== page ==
Sunday, April 13, 2014

Military Spouses and Sacrifice

There is an anonymous article on Facebook (that was written for Military Spouse Magazine's online community) that discusses a woman's journey as a military spouse. She claims she is "that" military spouse. "That" military spouse means that she doesn't take an ounce of credit for her husband's career, and after 25 years she has never made a single sacrifice. She "doesn't understand" why spouses feel like they have served or sacrificed over the duration of a military career. After 25 years, in her opinion, she has done nothing more than if she had been married to anyone else with any other career.

When reading the article, it is important to see where this woman is coming from. She makes it clear very early in the article that she has always wanted a "traditional" family role. A role where she is the mother and homemaker and her husband is the breadwinner and provider. There is nothing wrong with that and she is absolutely entitled to be satisfied and fulfilled as a person. I'm happy she's happy.

Where she loses me is the tirade about her husband's career is his. She does not take credit for his accomplishments. Read: she doesn't wear rank, she doesn't feel like spouses make an ounce of difference in promotions, she just supports from the perimeter. The trouble? With that statement she essentially made the sweeping generalization that spouses who do feel like they have made sacrifices for their spouse's careers are essentially taking credit away from their military member.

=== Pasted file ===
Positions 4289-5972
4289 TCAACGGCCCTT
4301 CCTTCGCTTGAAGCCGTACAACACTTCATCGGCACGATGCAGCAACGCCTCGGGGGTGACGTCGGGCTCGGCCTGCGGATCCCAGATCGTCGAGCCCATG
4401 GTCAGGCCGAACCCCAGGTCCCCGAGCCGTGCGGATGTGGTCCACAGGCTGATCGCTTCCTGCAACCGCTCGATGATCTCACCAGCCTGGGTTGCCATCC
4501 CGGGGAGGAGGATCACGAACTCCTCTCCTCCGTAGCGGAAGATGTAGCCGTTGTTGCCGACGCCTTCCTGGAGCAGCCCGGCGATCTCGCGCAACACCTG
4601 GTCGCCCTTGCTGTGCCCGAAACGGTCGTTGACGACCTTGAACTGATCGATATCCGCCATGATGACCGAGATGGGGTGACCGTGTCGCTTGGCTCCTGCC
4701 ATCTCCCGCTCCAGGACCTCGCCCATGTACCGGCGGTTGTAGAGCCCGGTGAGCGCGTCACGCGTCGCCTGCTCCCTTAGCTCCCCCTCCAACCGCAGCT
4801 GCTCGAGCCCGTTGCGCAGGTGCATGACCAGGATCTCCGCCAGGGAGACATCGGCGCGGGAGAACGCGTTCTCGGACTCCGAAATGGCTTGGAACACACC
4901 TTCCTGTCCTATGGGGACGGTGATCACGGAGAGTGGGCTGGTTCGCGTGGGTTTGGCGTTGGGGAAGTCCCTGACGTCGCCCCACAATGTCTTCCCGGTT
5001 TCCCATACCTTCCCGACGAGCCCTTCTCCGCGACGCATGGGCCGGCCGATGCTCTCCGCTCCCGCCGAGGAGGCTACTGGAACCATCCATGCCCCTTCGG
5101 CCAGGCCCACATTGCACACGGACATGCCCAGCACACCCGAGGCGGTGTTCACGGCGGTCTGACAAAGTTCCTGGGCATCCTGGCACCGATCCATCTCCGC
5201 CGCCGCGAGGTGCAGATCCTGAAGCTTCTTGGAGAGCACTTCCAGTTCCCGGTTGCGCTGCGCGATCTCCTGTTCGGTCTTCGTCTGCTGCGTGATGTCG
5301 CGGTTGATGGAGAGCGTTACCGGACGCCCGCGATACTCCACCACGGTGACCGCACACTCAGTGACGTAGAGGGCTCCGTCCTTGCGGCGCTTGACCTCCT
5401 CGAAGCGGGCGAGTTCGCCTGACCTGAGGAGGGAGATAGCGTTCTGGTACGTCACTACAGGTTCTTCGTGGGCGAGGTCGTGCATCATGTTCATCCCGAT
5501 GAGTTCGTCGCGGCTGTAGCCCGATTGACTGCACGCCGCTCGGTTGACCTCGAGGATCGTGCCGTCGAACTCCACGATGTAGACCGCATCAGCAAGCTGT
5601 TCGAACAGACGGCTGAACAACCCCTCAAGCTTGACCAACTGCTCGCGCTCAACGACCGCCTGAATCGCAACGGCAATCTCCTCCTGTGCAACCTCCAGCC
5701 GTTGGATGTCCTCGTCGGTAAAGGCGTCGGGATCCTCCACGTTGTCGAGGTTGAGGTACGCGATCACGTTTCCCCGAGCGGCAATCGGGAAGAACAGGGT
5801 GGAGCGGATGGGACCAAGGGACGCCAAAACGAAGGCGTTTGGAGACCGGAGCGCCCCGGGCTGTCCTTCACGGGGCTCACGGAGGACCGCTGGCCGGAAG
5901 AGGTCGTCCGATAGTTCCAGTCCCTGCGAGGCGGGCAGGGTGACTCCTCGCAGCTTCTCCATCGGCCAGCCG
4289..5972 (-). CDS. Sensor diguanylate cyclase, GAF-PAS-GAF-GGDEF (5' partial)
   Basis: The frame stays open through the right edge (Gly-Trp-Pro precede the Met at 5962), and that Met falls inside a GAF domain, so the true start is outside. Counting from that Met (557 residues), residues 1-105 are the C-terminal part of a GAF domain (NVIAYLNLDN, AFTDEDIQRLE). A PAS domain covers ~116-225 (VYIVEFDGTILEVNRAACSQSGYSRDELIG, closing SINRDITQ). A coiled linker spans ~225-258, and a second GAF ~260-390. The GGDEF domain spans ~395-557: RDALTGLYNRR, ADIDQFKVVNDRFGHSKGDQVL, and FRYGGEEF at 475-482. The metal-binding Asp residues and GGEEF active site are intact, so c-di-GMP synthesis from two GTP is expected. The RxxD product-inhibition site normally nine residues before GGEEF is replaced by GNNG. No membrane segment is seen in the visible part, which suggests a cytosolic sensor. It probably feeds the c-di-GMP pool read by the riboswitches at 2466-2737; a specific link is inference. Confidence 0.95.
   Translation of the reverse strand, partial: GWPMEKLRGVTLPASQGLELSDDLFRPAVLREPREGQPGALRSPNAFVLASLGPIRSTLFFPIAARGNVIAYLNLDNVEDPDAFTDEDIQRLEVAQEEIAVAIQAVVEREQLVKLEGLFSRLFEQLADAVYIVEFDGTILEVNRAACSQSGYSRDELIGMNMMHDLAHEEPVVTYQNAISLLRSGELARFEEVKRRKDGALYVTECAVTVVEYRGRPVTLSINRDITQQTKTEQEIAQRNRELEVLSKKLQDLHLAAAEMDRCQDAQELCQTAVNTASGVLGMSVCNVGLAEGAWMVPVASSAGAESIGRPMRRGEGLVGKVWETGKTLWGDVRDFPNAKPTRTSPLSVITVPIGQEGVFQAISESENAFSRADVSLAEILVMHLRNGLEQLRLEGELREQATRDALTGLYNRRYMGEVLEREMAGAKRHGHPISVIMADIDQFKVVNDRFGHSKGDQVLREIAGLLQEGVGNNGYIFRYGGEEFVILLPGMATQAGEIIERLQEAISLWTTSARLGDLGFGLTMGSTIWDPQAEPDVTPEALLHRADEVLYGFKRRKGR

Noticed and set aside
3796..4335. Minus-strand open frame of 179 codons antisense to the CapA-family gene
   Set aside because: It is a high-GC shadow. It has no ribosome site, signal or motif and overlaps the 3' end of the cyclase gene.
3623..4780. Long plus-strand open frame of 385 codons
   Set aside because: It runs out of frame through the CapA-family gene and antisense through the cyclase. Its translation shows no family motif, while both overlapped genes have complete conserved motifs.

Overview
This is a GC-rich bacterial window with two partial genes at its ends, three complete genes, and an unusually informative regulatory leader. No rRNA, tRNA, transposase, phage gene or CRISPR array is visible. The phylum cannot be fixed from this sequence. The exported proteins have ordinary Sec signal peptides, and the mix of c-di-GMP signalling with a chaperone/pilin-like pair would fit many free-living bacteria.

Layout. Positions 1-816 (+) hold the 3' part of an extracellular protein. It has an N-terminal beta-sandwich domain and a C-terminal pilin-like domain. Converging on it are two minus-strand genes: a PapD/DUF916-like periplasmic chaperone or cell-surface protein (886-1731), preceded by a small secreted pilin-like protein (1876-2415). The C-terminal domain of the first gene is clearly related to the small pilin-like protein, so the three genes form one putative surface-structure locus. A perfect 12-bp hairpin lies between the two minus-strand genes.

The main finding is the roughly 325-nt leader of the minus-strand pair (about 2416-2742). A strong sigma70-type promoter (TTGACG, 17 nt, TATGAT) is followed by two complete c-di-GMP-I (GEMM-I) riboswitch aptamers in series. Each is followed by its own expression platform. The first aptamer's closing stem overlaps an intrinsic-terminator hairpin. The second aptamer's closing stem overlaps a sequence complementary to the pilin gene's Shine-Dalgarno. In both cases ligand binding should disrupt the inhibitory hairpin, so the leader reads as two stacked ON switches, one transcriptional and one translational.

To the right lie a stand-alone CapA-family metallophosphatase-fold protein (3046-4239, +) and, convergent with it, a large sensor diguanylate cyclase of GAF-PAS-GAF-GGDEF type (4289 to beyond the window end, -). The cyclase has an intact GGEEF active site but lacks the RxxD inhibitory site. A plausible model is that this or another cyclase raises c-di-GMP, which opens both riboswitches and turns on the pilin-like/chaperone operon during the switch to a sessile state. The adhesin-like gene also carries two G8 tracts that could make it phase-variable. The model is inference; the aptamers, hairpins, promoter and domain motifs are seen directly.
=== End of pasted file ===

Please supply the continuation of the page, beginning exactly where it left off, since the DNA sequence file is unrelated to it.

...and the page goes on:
Making a sacrifice and taking credit are not, by any stretch of the imagination, the same thing.

Military spouses make sacrifices. I have sacrificed two wonderful jobs in order to follow my husband's career path. I have done it gracefully, and it has never created drama, but I have definitely been extremely sad both days where I had to turn in my resignation paperwork. Most military spouses sacrifice over 50% of their lifetime career income in order to make the transient life work. She might not feel that sacrifice because her goals are much different than mine, but make not doubt about it, the research shows that the majority of military spouses either want or need to work.

My career sacrifice in no way, shape, or form means that I am taking credit when my husband is promoted. It doesn't mean I am bitter. And it absolutely doesn't mean that I don't appreciate the wonderful things, friends, places, and opportunities that this life provides.

The reason I feel like the distinction between sacrifice and credit is so important is that military family life is unique. It requires unique support systems that must be advocated for in order to receive. Blue Star Families does a survey every year to take the pulse of the military community, to see how families are doing and what needs to be done to sustain the system as a whole. Those results are used to lobby Congress and other organization for programming, funds, mental health care, and more. If I were "that" spouse, one that feels that because *I* am peachy keen and never felt an ounce of sacrifice that I couldn't possibly "understand" why another spouse would, how on earth would we be able to advocate for one another?

It is possible to feel one way while being empathic and understanding of a differing viewpoint. If she is happy as an at-home mother, and happy with moving and being "along for the ride", she should at least be able to extend an olive branch to a woman who sacrificed a important promotion or a special home or a close family unit in order to participate in this lifestyle. And have the open mindedness to realize that sacrifices and credit are completely different beasts.